Sunday, September 30, 2007

Grehec Is Home


Finn's journal entry for Thursday, September 20th, 2007.


Gretch is Home.

Tonight Auntie Gretch is coming over for three days.

It's true: We had our first non-Grandma-Emely visitor last week when Auntie Gretchen visited us here in our new Hawaii home!

We had lots of fun together. We went to the beach, watched Finn play soccer, and even visited John downtown, skipping over to Chinatown for some yummy lunch.

Her visit happened to fall on the autumnal equinox, so Auntie Gretch showed all of us the famous egg trick, wherein an egg stands on its end (with the assistance of little salt) as the Earth is in perfect balance.

Gretchen and I even had a chance to fill the better part of an entire day exploring Honolulu while John took the kids to the beach. Our outing started with a gorgeous hike up to Manoa Falls, assisted by some bamboo walking sticks, sunscreen and mosquito repellent.

After working up quite a hunger on the trail, we retreated to the famous Wai'oli Tea Room & Bakery, built in 1922 and set in a lush and secluded parcel of property in Manoa Valley owned by the Salvation Army.

It's also rumored to be the place Robert Louis Stevenson stayed while he lived in Hawaii. (You know, while eating scones and sipping Darjeeling.) We had a long, leisurely lunch unfettered by tiny, loud voices. Delightful.

All in all, it was a great visit -- although over much too quickly. We are reminded regularly here in Hawaii, living in the most remote major inhabited city on the planet, just how important the strong bonds of friends and family are -- no matter the distance.

And time and time again, we feel so blessed to be able to follow our dream of living in the beauty of Hawaii while at the same time keeping such a wonderful support system around the globe.

Aloha Antee Grech, indeed.

Friday, September 14, 2007

The View From Here

From the seats of our dining room table, we can see the majestic green ridge of the Koolau Mountains out our windows. Every day the view is different, depending on the light, the clouds, and the mists that typically surround them.

(This view sure beats looking at our neighbors' beat-up, weekend surf vehicles, which was what our old dining room window view used to offer.)

From our bedroom at night, we can gaze out the window and watch the moon rise above the ridge line above our valley.

During the daytime, provided you crane your neck around a tad, the same window provides a glimpse of a mango tree, a lychee tree, an avocado tree, a strawberry guava tree, and a tangerine tree (pictured below, in front of the cactus).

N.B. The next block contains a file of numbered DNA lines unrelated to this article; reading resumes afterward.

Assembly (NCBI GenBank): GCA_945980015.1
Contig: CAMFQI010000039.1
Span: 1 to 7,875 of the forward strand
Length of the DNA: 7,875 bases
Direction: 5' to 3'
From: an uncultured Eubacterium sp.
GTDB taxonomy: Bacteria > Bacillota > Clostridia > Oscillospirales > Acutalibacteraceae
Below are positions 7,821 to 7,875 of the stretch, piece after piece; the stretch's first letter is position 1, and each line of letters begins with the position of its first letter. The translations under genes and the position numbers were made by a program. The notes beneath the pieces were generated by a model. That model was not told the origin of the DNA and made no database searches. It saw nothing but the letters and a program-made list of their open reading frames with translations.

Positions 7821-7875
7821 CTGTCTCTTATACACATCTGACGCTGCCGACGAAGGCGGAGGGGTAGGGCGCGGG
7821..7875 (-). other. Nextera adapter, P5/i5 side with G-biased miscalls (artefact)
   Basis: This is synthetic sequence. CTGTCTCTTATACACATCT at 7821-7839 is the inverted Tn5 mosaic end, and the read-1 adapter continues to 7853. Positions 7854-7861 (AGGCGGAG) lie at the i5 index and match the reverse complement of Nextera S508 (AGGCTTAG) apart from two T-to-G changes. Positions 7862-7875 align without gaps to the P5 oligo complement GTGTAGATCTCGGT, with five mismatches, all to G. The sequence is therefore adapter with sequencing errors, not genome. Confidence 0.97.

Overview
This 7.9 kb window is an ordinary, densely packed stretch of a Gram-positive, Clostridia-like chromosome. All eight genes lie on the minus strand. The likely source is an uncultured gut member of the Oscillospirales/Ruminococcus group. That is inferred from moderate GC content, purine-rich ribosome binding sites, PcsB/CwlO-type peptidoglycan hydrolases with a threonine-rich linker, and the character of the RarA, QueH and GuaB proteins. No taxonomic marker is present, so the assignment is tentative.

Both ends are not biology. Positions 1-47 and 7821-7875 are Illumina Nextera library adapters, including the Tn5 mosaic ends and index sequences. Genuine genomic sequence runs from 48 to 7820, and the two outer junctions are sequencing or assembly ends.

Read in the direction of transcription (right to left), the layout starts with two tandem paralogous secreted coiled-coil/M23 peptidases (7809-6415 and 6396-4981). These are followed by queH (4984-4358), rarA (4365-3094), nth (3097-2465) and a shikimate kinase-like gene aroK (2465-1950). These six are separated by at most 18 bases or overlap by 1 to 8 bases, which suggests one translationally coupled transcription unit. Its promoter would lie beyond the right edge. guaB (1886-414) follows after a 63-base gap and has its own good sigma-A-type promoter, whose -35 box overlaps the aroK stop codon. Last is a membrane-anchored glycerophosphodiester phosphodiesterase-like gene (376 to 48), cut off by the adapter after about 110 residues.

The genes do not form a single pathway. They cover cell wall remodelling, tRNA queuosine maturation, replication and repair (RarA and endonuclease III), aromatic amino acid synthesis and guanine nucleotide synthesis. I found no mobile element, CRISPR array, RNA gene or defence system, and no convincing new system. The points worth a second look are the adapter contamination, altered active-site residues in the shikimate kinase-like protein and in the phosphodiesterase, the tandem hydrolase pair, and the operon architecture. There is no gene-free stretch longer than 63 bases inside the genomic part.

These generous shade providers (all but one have yet to bear ripe fruit so far) surround a large grassy area where the kids are able, for the first time, to run through the sprinklers and kick a soccer ball around in their own back yard, instead of having to retreat to the neighborhood park.

And on clear days -- and most of them are -- from our backyard we can see a slice of sky where planes pass over the eastern tip of Oahu as they make their way back to the mainland.

I imagine the people on board, slightly sunburned and well rested, pants and skirts perhaps a little snugger than when they arrived from all the good food, but relaxed and better off all around from the time they've spent here in Hawaii. And not once yet have I wished I was on one of those planes instead of where I am now.

Thursday, September 13, 2007

On Tourist Dress-Up Day

EDITED TO ADD: Janice, you totally called it. He wore dark blue socks with his strappy sandals for the authentic clueless tourist look. Here's another shot, for full effect:

Wednesday, September 12, 2007

Thursday, September 06, 2007

Things I Already Love About Living Here

  • Trash (rubbish, it's called here) is picked up TWICE a week, not once.
  • People drive slower here than they do in California. In a good way.
  • Finn picks up freshly fallen plumerias on his walk to school every morning.
  • I can hear doves, ducks or gekkos at almost any time of day or night.
  • I can buy sashimi, poke and fresh sushi -- in bulk -- at Costco.
  • There are certain views, roads and vantage points that remind me of my favorite parts of Baja.
  • The local food options (gourmet dining aside) are plentiful, affordable and diverse.
  • The ocean water temperature is so warm you can stay in the water for hours before chattery teeth and blue lips set in.
  • I used to think the famous Hawaiian trade winds could be a bit annoying -- erratically blowing things over, encouraging dust in the house, even waking up our always lightsleeping little Shea in the middle of the night. Then we had a couple of still, sweltering August days without them and I quickly had a change of heart. Now I LOVE the trade winds, dust and all.
  • The slower pace here reminds me of my former home town, as it was during the '70s.
  • Can't bear another burger? You can order Saimin at the airport, at Ala Moana Beach -- and at McDonalds.
  • The only time I've put on a sweater here was when the air conditioning in a restaurant was turned up too high for my personal climate zone.
  • Hanauma Bay.
  • People really do live aloha here.